Column: Paid internships lead to jobs for many who complete Opportunity Works program – Chicago Tribune

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DaeShawn Howard, 20, of Chicago Heights, speaks about his internship experience at Prairie State College in Chicago Heights. (Ted Slowik / Daily Southtown)
Jamel Blanton, 20, of Sauk Village, was eager to find work. He went to a job fair last year and learned about the Opportunity Works program.
That led to a paid internship in the information technology department at Prairie State College in Chicago Heights. When the internship ended, his boss offered him a job.
“I turned something I was interested in into making money,” Blanton said. “For so long I was afraid to leave my comfort zone. Thanks to this program, I was not only able to break through that but I was able to make money to help me and my family.”
Blanton and other speakers Friday addressed seven participants who are the latest to complete the eight-week Opportunity Works internship program.
The Chicago Cook Workforce Partnership launched the program several years ago to place interns with employers in the transportation, distribution and logistics sector. Cook County recently injected $15 million of American Rescue Plan Act of 2021 funds to expand the program.
“We are able to offer internship placement in any sector where we have industry partners who are willing to host our interns,” said Alicia Clark, executive director of workforce development and community education at Prairie State.
Presenters hand a certificate to a participant Friday during an event celebrating interns who completed the Opportunity Works program. (Ted Slowik / Daily Southtown)
Taylor Parks, 19, of Richton Park, parlayed her internship at the Crisis Center for South Suburbia in Tinley Park into full time work. The work at the nonprofit that helps people affected by domestic violence is much more rewarding than her previous experience working in retail, she said.
“I work with people who are passionate about helping others in unfortunate situations,” Parks said.
Latasha Hubert, the Crisis Center’s director of human resources and volunteers, said Opportunity Works interns can learn skills and gain experience in such areas as technology, social work and marketing.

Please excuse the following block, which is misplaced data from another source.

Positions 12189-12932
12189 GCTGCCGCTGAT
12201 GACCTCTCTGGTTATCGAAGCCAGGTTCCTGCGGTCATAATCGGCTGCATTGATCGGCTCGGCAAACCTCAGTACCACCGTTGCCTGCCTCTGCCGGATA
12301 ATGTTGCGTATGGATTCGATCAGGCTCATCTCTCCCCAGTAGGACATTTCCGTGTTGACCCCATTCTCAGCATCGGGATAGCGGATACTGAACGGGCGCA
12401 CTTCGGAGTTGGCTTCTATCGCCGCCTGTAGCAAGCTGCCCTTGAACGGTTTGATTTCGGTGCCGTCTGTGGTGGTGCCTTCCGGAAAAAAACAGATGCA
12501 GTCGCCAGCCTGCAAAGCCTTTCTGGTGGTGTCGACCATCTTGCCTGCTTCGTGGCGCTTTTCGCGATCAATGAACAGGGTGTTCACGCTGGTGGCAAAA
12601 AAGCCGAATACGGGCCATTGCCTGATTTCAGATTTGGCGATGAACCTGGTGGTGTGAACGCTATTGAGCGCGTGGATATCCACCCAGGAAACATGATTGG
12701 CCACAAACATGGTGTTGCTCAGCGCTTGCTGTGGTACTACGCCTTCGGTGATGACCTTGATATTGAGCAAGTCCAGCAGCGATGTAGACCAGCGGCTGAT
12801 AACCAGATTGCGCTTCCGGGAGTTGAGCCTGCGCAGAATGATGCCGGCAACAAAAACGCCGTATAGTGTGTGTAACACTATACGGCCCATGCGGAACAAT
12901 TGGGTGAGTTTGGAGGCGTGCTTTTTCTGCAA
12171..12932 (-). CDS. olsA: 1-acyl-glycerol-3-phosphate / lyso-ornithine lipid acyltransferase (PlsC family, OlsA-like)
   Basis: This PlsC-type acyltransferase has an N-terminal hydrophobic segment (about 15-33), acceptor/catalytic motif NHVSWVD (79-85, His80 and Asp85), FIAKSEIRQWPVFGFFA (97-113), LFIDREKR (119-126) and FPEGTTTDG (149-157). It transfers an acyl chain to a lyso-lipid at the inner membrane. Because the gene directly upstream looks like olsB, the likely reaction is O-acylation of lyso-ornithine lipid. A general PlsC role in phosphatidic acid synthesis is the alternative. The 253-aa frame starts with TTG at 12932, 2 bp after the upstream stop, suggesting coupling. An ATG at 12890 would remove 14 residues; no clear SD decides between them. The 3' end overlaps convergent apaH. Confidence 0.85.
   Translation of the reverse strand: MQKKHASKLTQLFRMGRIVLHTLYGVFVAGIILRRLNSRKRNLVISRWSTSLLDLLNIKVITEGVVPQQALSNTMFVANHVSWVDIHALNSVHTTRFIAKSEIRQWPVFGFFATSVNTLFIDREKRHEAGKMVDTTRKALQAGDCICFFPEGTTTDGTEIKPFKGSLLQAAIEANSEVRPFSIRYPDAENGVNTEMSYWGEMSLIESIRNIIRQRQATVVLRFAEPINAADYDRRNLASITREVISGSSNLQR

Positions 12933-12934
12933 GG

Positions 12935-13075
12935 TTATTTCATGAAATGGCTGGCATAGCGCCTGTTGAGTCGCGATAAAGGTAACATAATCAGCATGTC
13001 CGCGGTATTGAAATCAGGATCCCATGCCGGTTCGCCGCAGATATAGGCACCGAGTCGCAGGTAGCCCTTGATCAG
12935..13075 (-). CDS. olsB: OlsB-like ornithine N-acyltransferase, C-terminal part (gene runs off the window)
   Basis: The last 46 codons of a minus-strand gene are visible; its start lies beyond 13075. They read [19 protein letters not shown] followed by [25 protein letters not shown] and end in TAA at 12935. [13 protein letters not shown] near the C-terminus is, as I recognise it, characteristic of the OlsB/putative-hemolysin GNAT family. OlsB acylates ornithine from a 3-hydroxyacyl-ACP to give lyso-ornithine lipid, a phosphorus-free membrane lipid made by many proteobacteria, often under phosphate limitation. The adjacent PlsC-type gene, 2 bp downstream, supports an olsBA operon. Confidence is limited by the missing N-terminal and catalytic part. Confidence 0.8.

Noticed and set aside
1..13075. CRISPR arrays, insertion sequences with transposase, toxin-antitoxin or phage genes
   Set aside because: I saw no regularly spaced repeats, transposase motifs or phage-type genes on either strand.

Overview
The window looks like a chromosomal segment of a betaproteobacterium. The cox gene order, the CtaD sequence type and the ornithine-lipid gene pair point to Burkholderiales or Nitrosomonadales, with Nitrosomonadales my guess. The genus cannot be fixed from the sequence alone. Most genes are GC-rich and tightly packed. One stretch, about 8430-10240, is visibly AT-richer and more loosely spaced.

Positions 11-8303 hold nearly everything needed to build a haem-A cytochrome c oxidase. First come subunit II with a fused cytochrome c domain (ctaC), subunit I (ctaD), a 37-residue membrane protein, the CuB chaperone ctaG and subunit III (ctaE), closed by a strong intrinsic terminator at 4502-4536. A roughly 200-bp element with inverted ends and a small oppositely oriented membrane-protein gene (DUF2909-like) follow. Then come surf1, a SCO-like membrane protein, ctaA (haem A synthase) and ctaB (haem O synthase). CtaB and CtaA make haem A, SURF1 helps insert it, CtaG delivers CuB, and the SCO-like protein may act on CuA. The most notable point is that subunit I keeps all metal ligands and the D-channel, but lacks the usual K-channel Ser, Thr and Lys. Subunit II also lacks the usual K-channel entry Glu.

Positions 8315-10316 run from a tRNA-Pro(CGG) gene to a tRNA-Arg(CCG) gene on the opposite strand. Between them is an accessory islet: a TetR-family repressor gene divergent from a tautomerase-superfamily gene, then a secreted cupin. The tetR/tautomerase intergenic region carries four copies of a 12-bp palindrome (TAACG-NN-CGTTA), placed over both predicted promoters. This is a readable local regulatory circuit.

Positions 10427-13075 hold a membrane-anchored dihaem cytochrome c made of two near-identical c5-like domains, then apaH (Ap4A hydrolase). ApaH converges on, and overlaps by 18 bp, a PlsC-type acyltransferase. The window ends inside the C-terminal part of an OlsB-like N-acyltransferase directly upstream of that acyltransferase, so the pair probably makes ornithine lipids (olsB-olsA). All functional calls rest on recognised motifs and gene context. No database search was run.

“We get them engaged in what their career goals could be and what that could look like in the future and how their experience can make a difference in the world,” Hubert told an audience gathered for the graduation ceremony.
DaeShawn Howard, 20, of Chicago Heights, is among the seven graduates. He said Opportunity Works helped him figure out his options.
“Before I joined the program I had no idea what I was going to do,” Howard said. “I didn’t know what to do to keep going toward my career goals and express my artistic abilities.”
Howard’s internship was at Union Street Gallery, an art gallery in Chicago Heights.
Federal funding funneled through Cook County into the program covers costs for personnel, equipment and other expenses. Interns earn $15 an hour for $25 per week for six weeks and receive a laptop upon completing the program, Clark said.
Audience members applaud a participant who completed the Opportunity Works internship program Friday at Prairie State College in Chicago Heights. (Ted Slowik / Daily Southtown)
Interns receive $200 and gas cards for each of the first two weeks, when advisers train participants in foundational skills.
“We equip them to understand what an employer expects of them in regards to performance at the job site,” Clark said. “It goes beyond job skills.”
The training covers interview skills and resumes, she said.
“We even equip them with interview outfits,” Clark said. “It’s great to tell young people how to dress for an interview, right? But sometimes they don’t have the resources for that type of clothing.”
Omowale Casselle, director of Pritzker Tech Talent Labs Discovery Partners Institute at the University of Illinois, offered graduates advice about what to expect in the working world.
“Success in life is simply a series of good decisions that pays off in unimaginable ways,” Casselle said.
More than 30 groups have completed the eight-week program at Prairie State since its inception. Graduates are advancing in their careers and helping place newer participants in internships.
“As we climb, we also lift,” Casselle said. “That is such an important concept in our community.”
Companies and organizations that accept interns through the program are able to fill vacancies amid a shortage of workers.
“Employers have the opportunity to train their potential future team members,” said Inez Mackey, career mentor for the Opportunity Works program at Prairie State. “When you’re working at a job you’re part of a team.”
More than 1,300 participants have completed the internship program since its inception, according to the Chicago Cook Workforce Partnership.
Ted Slowik is a columnist for the Daily Southtown.
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